But as we said before, in this world such assaults on our identity and ongoing, and temptation is always going to be a part of our lives;  the question is how we’re going to resist it!  I’m reminded here of the story of the little boy who’d been misbehaving mightily all day; and finally, his mother, exasperated at the depths of his naughtiness in that particular moment, asked her son (lovingly, mind you!), “Why do you act this way?”  And the little boy says, “Momma, sometimes I feel like I’ve got two great big dogs fighting inside of me;  one’s good, but the other one is really, really bad!”  And the mother asks, “Well, which dog is winning?”  To which the boy respond, “It depends on which one I feed!”

Well, I would suggest to you this morning, friends, that for you and I who have to regularly face the temptations of this life we would do well to feed on the example of Jesus.

Each year at the beginning of the Lenten season we in the church are scripturally reminded that before beginning his public ministry and eventually “turning his face toward Jerusalem” and the cross that awaited him there, Jesus spent forty days facing and resisting temptation; learning, as Frederick Beuchner has aptly put it, “what it meant to be Jesus.”  And ultimately, that’s our journey as well: spending these moments with Jesus in the wilderness, we also have a place for us to re-learn what it means to be who we are in the face of all these temptations that come as an assault on our identity as God’s children.   Just as our Savior came to grip with his “human nature” in the wilderness, his temptation before the devil can help us to stay true to who we are before God even when we are sorely tempted to abandon that precious identity for another, lesser, personage.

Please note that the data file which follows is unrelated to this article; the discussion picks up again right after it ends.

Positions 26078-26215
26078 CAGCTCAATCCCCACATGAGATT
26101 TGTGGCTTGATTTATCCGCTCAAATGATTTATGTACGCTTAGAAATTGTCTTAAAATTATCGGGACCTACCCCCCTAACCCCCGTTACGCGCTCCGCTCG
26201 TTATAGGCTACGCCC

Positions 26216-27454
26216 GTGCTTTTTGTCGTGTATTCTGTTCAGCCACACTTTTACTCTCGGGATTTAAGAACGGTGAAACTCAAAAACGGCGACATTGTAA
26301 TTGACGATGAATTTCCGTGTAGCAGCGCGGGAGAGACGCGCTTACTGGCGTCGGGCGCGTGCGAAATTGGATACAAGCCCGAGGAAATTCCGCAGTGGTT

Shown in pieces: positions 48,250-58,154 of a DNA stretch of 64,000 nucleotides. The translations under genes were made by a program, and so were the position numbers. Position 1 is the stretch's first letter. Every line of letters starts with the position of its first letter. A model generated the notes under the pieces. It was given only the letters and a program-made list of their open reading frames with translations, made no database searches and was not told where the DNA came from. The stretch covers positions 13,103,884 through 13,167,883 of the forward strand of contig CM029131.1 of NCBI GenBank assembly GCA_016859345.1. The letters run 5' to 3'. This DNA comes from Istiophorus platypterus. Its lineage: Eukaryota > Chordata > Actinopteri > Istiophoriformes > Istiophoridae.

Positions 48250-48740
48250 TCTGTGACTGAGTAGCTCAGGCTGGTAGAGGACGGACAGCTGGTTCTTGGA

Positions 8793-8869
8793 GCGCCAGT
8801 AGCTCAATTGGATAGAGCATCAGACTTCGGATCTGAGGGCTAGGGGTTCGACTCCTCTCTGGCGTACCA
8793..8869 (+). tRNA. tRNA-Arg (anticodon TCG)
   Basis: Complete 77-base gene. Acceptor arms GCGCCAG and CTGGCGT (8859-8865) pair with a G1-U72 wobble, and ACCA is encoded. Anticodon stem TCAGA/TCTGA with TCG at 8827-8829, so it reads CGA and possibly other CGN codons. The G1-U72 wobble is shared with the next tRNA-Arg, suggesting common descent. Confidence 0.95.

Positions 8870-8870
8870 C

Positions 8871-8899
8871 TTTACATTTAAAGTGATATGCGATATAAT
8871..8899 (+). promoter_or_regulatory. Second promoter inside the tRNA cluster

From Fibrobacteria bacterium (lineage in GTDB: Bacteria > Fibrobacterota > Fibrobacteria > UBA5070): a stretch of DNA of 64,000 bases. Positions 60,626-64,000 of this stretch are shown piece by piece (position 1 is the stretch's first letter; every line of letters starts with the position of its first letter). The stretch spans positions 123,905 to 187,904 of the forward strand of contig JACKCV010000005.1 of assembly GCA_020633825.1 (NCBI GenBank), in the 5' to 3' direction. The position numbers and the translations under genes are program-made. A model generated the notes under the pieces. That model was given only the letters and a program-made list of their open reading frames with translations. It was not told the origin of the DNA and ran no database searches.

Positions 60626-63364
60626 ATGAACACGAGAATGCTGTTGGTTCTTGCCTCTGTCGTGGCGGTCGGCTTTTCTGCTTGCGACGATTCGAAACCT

And how does this happen?  Well, to begin with, remember that each time when Jesus resisted the evil one’s temptations, he did so with his mind set on the Word of God: command a stone to become a loaf of bread?  “One does not live by bread alone.”  All the kingdoms of the world?  “Worship the Lord your God, and serve only him.”  Protection of the angels so that “you will not dash your foot against a stone” (notice that by this time, the devil was even starting to quote scripture (Psalm 91:12, to be exact!)?  “It is said, ‘Do not put the Lord your God to the test.’”  Understand, Jesus did not flip through his handy list of anti-temptation texts; he’d enveloped God’s Word for his life and knew it as his own.  And so it should be for us, responding to the challenges of temptation first by being “attentive” to God’s Word and its application to real life!

Granted, there are many grey areas in this life, times when it’s not altogether clear which way we should go, not to mention those times when we’re mired in moments of utter weakness (did you notice, by the way, that just prior to the devil coming on the scene, we’re told that Jesus “ate nothing at all… and… he was famished?”); it’s in times just like these that the line between goodness and evil can easily blur, and we need God’s Word as the pivot point for how God wants us and our lives to be.

What’s more, friends, remember that when Jesus was in the wilderness, he also kept God close as well. Jesus, Luke tells us, went there filled and led there by the Holy Spirit and moreover, in at least one other version of this story (from Matthew), God’s angels ministered unto him in his isolation and hunger.  Simply put, our lives need to be lived within the shelter of God’s love and protection; which means we need to pray, which means we need to sufficiently quiet ourselves so that we can truly listen… listen to how God answers so that we can know and trust how God is leading us.